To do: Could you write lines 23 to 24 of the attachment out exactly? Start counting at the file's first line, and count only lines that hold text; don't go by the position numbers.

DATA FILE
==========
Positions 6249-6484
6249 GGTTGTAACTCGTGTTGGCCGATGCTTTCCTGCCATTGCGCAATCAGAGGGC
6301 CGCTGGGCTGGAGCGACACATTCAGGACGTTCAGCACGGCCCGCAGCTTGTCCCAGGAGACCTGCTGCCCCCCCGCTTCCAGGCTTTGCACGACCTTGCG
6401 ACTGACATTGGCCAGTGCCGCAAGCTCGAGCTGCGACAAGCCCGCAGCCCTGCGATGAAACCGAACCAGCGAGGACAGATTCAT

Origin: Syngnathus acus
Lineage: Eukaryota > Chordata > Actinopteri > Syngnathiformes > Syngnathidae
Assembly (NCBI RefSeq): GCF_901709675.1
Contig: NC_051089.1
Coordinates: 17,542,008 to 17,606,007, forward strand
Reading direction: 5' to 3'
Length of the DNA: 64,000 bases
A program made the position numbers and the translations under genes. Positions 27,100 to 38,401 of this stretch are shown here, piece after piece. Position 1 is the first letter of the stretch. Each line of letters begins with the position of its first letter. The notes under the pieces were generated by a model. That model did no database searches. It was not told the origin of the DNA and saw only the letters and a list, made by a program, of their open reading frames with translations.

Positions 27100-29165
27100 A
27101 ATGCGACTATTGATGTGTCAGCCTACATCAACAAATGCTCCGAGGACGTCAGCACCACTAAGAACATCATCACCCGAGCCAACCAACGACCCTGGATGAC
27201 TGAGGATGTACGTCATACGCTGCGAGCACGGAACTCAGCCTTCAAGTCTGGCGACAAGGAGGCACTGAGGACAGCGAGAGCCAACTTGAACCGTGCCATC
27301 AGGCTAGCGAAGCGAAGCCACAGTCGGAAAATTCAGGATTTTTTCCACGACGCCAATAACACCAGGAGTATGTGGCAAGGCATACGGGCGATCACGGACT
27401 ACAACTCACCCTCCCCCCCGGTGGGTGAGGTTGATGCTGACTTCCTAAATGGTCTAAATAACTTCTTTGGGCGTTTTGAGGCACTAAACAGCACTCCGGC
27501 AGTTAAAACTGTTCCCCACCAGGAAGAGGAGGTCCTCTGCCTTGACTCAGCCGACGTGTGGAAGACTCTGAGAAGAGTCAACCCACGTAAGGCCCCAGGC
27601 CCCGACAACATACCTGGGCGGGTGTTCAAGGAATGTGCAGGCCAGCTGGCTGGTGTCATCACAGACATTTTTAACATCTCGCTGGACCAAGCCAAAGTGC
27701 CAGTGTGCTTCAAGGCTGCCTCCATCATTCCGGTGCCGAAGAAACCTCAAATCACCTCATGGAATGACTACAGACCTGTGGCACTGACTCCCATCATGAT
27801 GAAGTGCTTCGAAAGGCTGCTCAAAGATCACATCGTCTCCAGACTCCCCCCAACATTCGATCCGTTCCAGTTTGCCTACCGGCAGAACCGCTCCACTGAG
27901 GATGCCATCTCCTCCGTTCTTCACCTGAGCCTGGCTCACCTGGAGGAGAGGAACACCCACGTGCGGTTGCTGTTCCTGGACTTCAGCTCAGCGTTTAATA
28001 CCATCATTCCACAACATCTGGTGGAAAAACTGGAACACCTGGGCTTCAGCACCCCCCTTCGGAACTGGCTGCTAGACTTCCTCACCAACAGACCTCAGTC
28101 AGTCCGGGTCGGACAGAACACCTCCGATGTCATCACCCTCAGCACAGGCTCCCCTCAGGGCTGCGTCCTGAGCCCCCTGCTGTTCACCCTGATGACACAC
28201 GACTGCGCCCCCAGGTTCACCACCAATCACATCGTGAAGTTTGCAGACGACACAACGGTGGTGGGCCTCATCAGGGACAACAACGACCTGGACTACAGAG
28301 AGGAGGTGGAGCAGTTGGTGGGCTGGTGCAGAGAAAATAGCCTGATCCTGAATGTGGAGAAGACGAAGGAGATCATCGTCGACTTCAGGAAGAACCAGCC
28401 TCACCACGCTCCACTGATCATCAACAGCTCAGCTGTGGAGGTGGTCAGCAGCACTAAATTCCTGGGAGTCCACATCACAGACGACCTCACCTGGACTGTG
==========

27901 GATGCCATCTCCTCCGTTCTTCACCTGAGCCTGGCTCACCTGGAGGAGAGGAACACCCACGTGCGGTTGCTGTTCCTGGACTTCAGCTCAGCGTTTAATA
28001 CCATCATTCCACAACATCTGGTGGAAAAACTGGAACACCTGGGCTTCAGCACCCCCCTTCGGAACTGGCTGCTAGACTTCCTCACCAACAGACCTCAGTC